What tires me out about this discussion (and had already done so long before Armitage was in this play) is the defensiveness with which it is conducted. Nobody wants to be responsible for anything that’s “happened,” no one actually did anything (and that includes the boomers as well as the Xers). There’s some quality to modern life that somehow makes it allowable for individuals to eschew the results of decisions they made merely because they made them in groups, and similarly say that things can’t be changed because a huge group of people would have to agree. It makes it sound like things like the condition of the economy are entirely accidental somehow. Kenneth and Sandra were “just lucky” (as she says) and their children were just unlucky. I also get tired of the argument that just because some superhuman person managed to survive a bad situation and come out on top, that means anyone can and thus everyone should. I feel like a lot of our movies and culture imply this right now and the focus on the one heroic individual is very damaging to young people, particularly in the current economic atmosphere.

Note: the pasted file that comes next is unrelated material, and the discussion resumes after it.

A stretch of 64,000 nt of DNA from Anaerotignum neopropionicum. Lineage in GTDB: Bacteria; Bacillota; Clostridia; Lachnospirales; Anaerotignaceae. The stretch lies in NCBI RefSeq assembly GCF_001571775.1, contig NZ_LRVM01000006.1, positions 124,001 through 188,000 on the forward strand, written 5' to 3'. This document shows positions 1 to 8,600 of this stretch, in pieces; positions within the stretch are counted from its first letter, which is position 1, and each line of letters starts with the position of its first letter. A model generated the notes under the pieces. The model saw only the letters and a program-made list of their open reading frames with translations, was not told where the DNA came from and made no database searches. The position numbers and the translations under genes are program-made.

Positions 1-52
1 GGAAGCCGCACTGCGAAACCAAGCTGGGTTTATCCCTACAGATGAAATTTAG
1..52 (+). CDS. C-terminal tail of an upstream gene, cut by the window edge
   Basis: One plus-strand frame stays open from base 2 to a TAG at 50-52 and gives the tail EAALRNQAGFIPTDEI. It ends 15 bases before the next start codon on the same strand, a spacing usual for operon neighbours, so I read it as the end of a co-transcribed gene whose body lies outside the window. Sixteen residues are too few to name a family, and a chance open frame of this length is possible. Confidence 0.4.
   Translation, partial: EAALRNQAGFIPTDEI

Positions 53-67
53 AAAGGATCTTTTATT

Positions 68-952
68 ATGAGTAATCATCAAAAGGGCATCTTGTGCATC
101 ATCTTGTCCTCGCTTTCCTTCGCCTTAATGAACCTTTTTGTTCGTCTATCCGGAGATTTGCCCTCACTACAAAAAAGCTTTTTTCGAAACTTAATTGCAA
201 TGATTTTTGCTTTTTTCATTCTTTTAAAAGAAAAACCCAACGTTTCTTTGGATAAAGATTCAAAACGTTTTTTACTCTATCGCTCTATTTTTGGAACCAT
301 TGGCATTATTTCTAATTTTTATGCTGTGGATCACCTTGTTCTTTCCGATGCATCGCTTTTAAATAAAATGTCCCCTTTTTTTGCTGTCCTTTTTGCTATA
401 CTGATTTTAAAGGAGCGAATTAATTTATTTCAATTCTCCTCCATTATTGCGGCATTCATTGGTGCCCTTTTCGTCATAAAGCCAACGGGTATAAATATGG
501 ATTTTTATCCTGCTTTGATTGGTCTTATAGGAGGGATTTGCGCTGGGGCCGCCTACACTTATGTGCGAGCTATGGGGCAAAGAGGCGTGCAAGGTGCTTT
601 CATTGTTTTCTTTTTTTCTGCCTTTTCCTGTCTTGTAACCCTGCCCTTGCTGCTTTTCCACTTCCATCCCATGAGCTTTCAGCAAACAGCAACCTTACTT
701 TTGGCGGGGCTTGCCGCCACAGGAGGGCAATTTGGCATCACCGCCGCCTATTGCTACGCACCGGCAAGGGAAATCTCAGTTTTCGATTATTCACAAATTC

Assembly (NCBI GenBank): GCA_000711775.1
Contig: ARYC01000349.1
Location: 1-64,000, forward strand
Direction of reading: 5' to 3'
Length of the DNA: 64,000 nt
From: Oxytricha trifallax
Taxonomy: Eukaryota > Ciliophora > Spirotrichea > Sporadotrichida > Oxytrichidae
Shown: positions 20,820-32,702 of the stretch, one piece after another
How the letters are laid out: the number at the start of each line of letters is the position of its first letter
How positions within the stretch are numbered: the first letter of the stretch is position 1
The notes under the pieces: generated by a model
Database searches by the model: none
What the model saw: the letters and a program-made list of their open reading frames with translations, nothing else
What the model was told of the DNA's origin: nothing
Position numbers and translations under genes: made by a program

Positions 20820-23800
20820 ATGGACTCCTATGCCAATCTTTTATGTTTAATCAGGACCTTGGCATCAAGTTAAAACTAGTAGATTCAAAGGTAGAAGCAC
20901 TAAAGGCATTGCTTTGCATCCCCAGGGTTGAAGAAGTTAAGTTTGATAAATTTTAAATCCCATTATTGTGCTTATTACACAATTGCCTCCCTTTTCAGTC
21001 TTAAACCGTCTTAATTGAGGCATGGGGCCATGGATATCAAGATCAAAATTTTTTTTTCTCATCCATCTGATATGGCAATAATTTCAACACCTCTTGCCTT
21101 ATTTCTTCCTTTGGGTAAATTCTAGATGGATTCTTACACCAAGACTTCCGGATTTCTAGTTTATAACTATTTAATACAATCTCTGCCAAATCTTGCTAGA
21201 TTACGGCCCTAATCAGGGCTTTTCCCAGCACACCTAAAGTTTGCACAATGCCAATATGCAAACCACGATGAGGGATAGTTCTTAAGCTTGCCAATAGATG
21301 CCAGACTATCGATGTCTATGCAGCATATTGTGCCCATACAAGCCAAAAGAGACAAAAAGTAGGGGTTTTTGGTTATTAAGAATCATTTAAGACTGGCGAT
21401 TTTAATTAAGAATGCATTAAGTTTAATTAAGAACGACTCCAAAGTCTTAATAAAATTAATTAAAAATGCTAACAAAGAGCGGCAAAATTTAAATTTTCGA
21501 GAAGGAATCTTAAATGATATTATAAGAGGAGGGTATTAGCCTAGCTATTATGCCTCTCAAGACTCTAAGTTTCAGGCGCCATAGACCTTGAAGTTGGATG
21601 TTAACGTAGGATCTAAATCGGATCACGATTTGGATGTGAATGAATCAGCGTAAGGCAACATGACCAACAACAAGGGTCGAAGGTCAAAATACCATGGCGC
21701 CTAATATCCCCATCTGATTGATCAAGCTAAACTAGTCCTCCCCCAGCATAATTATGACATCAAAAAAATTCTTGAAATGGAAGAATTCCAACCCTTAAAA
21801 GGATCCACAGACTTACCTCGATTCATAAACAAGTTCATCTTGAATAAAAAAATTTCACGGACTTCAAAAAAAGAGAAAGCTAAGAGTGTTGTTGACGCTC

re: boomers — I have a long history on this question. I don’t care so much about their accumulated wealth at present (although that might change in the current atmosphere, depending on what our next presidential administration does to the tax system). What used to drive me crazy in the late 80s/early 90s was being told that Xers aren’t political enough. My undergrad profs were mostly boomers and they were always talking about how we don’t care about anything, we don’t demonstrate to fulfill our political goals, etc. From my perspective, the boomers ruined the (limited) utility of demonstration. I tended to feel that because there were so many of them, they assumed their worldview was standard and we should all share it. Where I do concretely have a beef with them, frankly, is the way that they dried up particular kinds of public resources — affordable access to universities being high on that list — because they got so involved in the anti-tax push of the 80s (right after they all graduated from college and so didn’t need cheap tuition anymore). At the moment I’m really frustrated with them on two counts: (1) the fact that central bank policy seems to be inflating the stock markets in order to support their retirement, at what cost isn’t clear; and (2) the apparently impossibility about having a rational discussion — and here I’m definitely not saying the GOP proposals are rational, but we need to have a rational discussion — about balancing their entitlement costs (social security, Medicare) with the needs of the neglected millennials for training, education, etc.